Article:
And Mrs. Bunting supplied footnotes to make it all clear to the Sea Lady. "He's so modest," she said at one point, and Chatteris pretended not to hear and went rather pink. Ever and again he attempted to deflect the talk towards the Sea Lady and away from himself, but he was hampered by his ignorance of her position.
And the Sea Lady said scarcely anything but watched Chatteris and Adeline, and more particularly Chatteris in relation to Adeline.
MY cousin Melville is never very clear about his dates. Now this is greatly to be regretted, because it would be very illuminating indeed if one could tell just how many days elapsed before he came upon Chatteris in intimate conversation with the Sea Lady. He was going along the front of the Leas with some books from the Public Library that Miss Glendower had suddenly wished to consult, and which she, with that entire ignorance of his lack of admiration for her which was part of her want of charm for him, had bidden him bring her. It was in one of those sheltered paths just under the brow which give such a pleasant and characteristic charm to Folkestone, that he came upon a little group about the Sea Lady's bath chair. Chatteris was seated in one of the wooden seats that are embedded in the bank, and was leaning forward and looking into the Sea Lady's face; and she was speaking with a smile that struck Melville even at the time as being a little special in its quality—and she seems to have been capable of many charming smiles. Parker was a little distance away, where a sort of bastion projects and gives a wide view of the pier and harbour and the coast of France, regarding it all with a qualified disfavour, and the bath chairman was crumpled up against the bank lost in that wistful melancholy that the constant perambulation of broken humanity necessarily engenders.
My cousin slackened his pace a little and came up and joined them. The conversation hung at his approach. Chatteris sat back a little, but there seemed no resentment and he sought a topic for the three to discuss in the books Melville carried.
"Books?" he said.
"For Miss Glendower," said Melville.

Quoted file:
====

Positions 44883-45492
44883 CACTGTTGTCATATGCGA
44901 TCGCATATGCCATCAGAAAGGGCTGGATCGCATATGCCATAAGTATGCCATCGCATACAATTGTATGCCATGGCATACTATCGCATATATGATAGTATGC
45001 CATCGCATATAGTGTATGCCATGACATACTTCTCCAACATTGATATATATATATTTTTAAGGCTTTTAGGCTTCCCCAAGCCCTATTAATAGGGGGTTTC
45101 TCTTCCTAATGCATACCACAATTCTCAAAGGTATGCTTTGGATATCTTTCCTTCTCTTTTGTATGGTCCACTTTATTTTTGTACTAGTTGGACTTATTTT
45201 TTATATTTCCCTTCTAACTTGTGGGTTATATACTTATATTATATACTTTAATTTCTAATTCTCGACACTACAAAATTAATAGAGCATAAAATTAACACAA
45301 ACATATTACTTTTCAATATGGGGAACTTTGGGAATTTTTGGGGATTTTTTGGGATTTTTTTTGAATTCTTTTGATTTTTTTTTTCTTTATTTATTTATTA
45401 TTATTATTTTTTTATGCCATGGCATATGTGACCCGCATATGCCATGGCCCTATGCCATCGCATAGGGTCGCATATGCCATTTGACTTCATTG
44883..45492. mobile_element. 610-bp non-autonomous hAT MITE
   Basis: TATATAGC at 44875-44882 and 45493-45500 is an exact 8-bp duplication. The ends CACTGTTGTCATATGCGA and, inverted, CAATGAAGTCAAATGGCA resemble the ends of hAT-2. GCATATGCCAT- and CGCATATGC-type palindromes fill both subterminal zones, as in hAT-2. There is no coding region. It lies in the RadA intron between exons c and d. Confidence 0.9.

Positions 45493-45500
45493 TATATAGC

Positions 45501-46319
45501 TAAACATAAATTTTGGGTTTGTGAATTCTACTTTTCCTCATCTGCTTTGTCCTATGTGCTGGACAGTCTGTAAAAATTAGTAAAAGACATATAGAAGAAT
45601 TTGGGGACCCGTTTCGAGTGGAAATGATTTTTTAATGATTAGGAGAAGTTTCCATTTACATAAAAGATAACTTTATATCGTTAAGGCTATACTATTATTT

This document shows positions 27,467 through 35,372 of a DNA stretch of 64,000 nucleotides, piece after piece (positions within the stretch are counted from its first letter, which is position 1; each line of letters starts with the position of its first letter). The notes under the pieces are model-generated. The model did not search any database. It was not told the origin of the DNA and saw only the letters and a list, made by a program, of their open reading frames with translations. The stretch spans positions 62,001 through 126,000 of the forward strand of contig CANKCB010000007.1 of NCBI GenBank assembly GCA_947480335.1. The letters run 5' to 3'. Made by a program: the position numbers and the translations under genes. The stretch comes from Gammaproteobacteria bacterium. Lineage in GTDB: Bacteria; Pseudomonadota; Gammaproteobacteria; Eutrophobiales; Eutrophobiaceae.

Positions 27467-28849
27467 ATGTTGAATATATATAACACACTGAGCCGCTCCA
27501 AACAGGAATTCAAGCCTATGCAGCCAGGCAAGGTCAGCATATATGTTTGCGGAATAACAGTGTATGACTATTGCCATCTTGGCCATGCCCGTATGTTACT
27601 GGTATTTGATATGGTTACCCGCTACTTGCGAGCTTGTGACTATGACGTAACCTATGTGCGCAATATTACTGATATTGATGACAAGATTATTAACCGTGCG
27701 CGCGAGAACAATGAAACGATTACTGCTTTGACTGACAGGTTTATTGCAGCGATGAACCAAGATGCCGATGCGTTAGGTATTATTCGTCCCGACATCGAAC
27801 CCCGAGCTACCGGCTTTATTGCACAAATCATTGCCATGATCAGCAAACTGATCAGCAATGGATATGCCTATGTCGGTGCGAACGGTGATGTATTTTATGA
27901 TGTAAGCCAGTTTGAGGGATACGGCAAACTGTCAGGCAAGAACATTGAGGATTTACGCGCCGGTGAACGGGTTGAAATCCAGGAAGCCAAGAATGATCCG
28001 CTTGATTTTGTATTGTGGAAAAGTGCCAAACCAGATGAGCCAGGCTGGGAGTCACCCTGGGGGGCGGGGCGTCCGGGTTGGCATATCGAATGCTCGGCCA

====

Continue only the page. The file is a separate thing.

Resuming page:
"Oh!" said Chatteris.
"What are they about?" asked the Sea Lady.
"Land tenure," said Melville.
"That's hardly my subject," said the Sea Lady, and Chatteris joined in her smile as if he saw a jest.
There was a little pause.
"You are contesting Hythe?" said Melville.
"Fate points that way," said Chatteris.
"They threaten a dissolution for September."
"It will come in a month," said Chatteris, with the inimitable tone of one who knows.
"In that case we shall soon be busy."
"And I may canvass," said the Sea Lady. "I never have—"
"Miss Waters," explained Chatteris, "has been telling me she means to help us." He met Melville's eye frankly.
"It's rough work, Miss Waters," said Melville.
"I don't mind that. It's fun. And I want to help. I really do want to help —Mr. Chatteris."
"You know, that's encouraging."
"I could go around with you in my bath chair?"
"It would be a picnic," said Chatteris.
"I mean to help anyhow," said the Sea Lady.
"You know the case for the plaintiff?" asked Melville.
She looked at him.
"You've got your arguments?"
"I shall ask them to vote for Mr. Chatteris, and afterwards when I see them I shall remember them and smile and wave my hand. What else is there?"
"Nothing," said Chatteris, and shut the lid on Melville. "I wish I had an argument as good."
"What sort of people are they here?" asked Melville. "Isn't there a smuggling interest to conciliate?"
"I haven't asked that," said Chatteris. "Smuggling is over and past, you know. Forty years ago. It always has been forty years ago. They trotted out the last of the smugglers,—interesting old man, full of reminiscences,—when there was a count of the Saxon Shore. He remembered smuggling—forty years ago. Really, I doubt if there ever was any smuggling. The existing coast guard is a sacrifice to a vain superstition."
"Why!" cried the Sea Lady. "Only about five weeks ago I saw quite near here—"
She stopped abruptly and caught Melville's eye. He grasped her difficulty.
"In a paper?" he suggested.
"Yes, in a paper," she said, seizing the rope he threw her.
"Well?" asked Chatteris.
"There is smuggling still," said the Sea Lady, with an air of some one who decides not to tell an anecdote that is suddenly found to be half forgotten.
"There's no doubt it happens," said Chatteris, missing it all. "But it doesn't appear in the electioneering. I certainly sha'n't agitate for a faster revenue cutter. However things may be in that respect, I take the line that they are very well as they are. That's my line, of course."
And he looked out to sea. The eyes of Melville and the Sea Lady had an intimate moment.
"There, you know, is just a specimen of the sort of thing we do," said Chatteris. "Are you prepared to be as intricate as that?"
"Quite," said the Sea Lady.
My cousin was reminded of an anecdote.